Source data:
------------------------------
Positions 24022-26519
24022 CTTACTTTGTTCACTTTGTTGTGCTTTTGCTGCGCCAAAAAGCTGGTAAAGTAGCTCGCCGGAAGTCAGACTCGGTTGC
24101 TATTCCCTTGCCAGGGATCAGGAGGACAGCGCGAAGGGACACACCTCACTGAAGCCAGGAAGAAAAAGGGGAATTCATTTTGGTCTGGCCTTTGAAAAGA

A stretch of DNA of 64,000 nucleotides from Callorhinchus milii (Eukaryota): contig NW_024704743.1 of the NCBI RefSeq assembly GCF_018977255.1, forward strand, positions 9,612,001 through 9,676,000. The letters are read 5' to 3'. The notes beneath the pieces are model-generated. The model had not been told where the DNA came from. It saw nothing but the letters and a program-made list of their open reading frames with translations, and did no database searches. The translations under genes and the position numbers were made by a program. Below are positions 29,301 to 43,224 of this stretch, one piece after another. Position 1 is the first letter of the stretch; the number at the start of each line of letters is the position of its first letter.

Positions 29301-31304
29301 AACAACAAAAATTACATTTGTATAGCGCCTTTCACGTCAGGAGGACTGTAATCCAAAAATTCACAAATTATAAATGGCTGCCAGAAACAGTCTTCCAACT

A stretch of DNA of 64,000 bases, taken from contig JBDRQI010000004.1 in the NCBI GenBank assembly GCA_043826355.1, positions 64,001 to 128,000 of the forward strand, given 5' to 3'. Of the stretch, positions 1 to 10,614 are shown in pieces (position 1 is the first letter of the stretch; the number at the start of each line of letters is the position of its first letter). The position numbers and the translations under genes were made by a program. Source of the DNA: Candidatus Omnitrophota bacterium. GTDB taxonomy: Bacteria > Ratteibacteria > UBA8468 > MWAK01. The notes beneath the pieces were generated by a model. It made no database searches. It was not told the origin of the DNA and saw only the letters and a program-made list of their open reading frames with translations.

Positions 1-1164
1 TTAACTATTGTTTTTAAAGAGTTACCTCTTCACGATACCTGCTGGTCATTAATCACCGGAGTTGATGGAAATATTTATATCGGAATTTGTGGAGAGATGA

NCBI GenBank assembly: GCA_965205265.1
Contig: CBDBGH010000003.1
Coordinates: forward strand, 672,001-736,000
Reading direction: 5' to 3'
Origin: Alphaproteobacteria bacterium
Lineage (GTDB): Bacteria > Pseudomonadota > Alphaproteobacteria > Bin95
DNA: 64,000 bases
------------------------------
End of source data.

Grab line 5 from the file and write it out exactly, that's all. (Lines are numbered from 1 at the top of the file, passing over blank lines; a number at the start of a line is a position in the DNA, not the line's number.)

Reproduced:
Positions 29301-31304